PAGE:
Building trust in the age of data breaches
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Building trust in the age of data breaches

Protecting user data and identities is a never-ending battle, but there are some powerful tools available

User data and ID protection tools are available. (Bangkok Post file photo)
User data and ID protection tools are available. (Bangkok Post file photo)

Change is in the air. From the United Kingdom and the United States all the way to Australia, governments are putting stronger cybersecurity and authentication programmes in place. Governments in Asia should sit up and take notice.

In Thailand alone, three in five organisations say they have experienced a cybersecurity incident, costing companies and residents an estimated 286 billion baht, according to a Frost & Sullivan study. Given that it is practically impossible to avoid using the internet today, there is increasing pressure to implement better security to protect consumer information.

Governments are no exception. For example, as the Thai government moves towards a more digitised approach, it aims to develop an integrated information network within various sectors, including public administration, disaster prevention and investment, by 2021. Like all governments worldwide, it is seeking identity solutions that deliver not only improved security, but also privacy, interoperability and a better user experience.

To better serve citizens, while meeting public expectations for personal data safety, governments may want to explore using industry-backed certification, instead of building their own from scratch. In the world of digital security, one of the most influential cross-industry alliances is the FIDO Alliance. FIDO (Fast IDentity Online) champions simple, strong authentication, making the case that user data cannot be hacked from a server if it remains on the user device.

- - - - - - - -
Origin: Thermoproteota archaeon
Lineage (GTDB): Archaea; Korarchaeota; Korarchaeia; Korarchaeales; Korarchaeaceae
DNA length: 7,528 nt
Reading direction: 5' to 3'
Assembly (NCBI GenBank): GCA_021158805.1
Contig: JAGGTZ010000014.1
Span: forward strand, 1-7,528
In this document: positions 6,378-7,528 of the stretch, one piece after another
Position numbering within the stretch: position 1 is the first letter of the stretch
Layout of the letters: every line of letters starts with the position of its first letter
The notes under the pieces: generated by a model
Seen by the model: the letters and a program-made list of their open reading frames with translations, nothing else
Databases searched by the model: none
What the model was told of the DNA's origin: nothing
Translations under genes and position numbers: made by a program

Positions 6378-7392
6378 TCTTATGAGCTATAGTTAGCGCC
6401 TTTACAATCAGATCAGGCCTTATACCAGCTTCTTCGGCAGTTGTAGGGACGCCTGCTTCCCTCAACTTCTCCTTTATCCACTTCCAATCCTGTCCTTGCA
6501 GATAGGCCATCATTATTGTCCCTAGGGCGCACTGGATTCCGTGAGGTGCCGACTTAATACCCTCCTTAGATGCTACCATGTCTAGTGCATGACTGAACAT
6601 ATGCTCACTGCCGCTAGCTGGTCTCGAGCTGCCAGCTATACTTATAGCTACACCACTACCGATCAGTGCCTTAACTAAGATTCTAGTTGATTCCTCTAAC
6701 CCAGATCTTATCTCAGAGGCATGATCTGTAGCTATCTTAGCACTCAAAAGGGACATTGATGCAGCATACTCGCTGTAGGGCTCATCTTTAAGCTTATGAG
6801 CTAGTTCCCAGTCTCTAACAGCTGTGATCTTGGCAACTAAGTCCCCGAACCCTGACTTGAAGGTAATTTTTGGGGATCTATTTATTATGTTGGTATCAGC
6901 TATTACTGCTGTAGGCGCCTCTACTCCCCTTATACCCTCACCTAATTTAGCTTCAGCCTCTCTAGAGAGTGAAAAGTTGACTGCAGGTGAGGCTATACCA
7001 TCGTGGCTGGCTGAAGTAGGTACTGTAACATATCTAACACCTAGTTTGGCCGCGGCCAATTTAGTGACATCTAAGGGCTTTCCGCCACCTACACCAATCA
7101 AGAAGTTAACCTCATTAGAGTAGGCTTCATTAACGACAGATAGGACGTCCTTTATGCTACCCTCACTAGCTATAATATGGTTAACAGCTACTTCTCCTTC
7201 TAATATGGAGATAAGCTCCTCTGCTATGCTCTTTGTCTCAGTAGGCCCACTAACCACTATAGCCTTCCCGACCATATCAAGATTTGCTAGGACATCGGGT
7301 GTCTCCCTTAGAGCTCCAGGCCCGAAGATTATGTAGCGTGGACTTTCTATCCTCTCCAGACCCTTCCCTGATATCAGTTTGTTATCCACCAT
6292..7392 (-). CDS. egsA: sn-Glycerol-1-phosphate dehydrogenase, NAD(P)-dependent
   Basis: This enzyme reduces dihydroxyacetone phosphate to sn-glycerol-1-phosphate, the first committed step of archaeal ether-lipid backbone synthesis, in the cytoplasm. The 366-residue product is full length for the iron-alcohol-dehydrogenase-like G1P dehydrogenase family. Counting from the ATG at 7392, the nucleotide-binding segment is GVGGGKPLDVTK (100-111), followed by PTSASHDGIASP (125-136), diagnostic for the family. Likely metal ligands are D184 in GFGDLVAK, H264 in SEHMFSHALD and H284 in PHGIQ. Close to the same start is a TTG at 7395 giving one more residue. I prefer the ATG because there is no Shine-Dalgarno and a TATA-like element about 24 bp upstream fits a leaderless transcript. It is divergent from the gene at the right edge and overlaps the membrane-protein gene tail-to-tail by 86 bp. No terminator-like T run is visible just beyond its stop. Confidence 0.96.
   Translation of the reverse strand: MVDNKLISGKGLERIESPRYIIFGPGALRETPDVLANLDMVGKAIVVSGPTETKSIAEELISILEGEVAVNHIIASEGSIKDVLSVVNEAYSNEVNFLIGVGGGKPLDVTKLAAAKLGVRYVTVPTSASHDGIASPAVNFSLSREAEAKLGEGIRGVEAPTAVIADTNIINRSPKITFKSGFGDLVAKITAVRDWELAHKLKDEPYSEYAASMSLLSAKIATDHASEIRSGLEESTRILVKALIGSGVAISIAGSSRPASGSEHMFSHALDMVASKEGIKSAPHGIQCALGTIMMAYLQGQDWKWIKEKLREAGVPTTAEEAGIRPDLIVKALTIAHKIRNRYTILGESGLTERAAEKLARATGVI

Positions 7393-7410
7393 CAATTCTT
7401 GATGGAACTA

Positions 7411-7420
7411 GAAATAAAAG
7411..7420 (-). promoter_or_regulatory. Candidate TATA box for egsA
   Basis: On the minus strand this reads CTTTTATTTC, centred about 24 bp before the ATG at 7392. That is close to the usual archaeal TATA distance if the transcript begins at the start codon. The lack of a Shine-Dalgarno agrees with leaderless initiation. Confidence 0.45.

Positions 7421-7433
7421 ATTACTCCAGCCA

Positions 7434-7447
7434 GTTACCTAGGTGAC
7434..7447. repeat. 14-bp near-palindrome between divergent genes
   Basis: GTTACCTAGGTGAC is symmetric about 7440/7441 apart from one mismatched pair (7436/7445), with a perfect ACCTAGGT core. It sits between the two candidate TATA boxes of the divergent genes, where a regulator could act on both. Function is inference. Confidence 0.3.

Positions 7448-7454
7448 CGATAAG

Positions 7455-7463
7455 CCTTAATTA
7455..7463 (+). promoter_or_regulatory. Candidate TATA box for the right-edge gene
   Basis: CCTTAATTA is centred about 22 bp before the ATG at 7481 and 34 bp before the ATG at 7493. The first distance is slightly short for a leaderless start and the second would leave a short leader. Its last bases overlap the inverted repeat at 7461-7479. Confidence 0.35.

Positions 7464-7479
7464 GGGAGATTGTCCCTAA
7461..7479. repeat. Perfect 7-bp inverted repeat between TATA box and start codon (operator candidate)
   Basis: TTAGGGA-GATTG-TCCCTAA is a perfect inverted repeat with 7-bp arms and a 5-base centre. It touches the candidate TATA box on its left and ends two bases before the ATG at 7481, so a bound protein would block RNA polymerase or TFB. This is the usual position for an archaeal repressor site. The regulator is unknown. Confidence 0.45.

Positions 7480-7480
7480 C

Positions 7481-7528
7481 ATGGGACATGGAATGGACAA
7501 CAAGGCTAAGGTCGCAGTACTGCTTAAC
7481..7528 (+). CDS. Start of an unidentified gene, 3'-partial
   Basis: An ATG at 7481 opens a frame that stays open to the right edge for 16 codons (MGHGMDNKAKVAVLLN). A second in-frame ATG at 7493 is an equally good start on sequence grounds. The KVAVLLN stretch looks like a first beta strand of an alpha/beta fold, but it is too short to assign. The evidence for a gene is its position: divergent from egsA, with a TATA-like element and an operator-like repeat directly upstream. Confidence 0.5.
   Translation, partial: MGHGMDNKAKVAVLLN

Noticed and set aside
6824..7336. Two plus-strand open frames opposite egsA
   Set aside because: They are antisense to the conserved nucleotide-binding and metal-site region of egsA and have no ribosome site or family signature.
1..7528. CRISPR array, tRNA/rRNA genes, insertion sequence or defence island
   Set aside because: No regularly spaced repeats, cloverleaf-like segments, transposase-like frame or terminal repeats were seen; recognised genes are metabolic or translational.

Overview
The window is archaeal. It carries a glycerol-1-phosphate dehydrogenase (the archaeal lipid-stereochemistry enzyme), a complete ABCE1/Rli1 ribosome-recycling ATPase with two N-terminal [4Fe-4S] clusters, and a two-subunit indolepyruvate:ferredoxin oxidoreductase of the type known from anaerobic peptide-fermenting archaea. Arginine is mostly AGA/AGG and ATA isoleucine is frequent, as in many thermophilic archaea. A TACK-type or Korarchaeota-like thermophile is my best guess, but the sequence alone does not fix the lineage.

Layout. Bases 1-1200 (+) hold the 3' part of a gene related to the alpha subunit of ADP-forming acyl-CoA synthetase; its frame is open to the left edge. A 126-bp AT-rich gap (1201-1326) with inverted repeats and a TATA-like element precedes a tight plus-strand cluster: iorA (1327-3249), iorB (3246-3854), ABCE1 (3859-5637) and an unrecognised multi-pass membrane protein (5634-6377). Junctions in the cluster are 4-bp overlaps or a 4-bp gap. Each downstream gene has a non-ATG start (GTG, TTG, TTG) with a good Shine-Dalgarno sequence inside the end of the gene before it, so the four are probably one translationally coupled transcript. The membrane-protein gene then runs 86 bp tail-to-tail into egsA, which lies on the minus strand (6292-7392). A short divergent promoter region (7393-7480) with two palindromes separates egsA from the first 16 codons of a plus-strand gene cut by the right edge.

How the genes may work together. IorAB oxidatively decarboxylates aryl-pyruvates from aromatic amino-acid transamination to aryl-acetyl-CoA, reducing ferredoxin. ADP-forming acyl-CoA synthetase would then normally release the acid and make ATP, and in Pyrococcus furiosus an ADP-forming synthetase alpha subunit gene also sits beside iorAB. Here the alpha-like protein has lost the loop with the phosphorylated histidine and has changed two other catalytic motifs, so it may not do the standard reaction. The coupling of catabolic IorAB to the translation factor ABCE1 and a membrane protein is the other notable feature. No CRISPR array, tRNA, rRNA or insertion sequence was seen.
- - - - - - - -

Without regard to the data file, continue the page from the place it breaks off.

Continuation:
An example of this can be seen in Australia. A recent announcement from the Australian Signals Directorate (ASD) represents a major step forward in the use of strong authentication -- and lays the groundwork for other governments to easily use authentication products certified by the FIDO Alliance without having to create their own certification programmes. The FIDO Alliance certifies authentication devices to verify that they comply with FIDO specifications and meet certain security profiles.

The ASD recommendation is significant; I believe it is the first time that a government has opted to recognise FIDO's certification programme, rather than try to create one of its own.

In January, the ASD's Australian Cyber Security Centre (ACSC) published updated guidance on multi-factor authentication that highlights the benefits of FIDO U2F authentication.

This follows recognition of the value of FIDO authentication from governments such as the United Kingdom (via National Cyber Security Centre recommendations) and the United States (via National Institute of Standards and Technology guidance).

During the time I worked in government, leading the National Strategy for Trusted Identities in Cyberspace (NSTIC) in the United States, there was major focus on adopting strong, secure authentication. The benefits of using identity solutions from the private sector were clear as day.

But trust was a key challenge -- how could the government trust identity solutions that it did not issue?

While there were some early efforts in 2011 -- when NSTIC first launched -- to certify a handful of non-government identity solutions for government use, the FIDO Alliance programme stood out.

An existing, globally recognised certification programme, it was developed through thousands of hours of volunteer efforts by both industry and government, who have partnered to develop both the programme as well as the underlying standards that enable simpler, stronger user authentication.

As other governments around the world consider how to best use identity and authentication solutions from outside of government, they have the benefit of relying on an existing, globally recognised certification programme. In embracing strong authentication, there is no better time than now.

Jeremy Grant is the managing director of technology business strategy at the Washington-based law firm Venable LLP. He is a former senior executive adviser to the National Strategy for Trusted Identities in Cyberspace (NSTIC).

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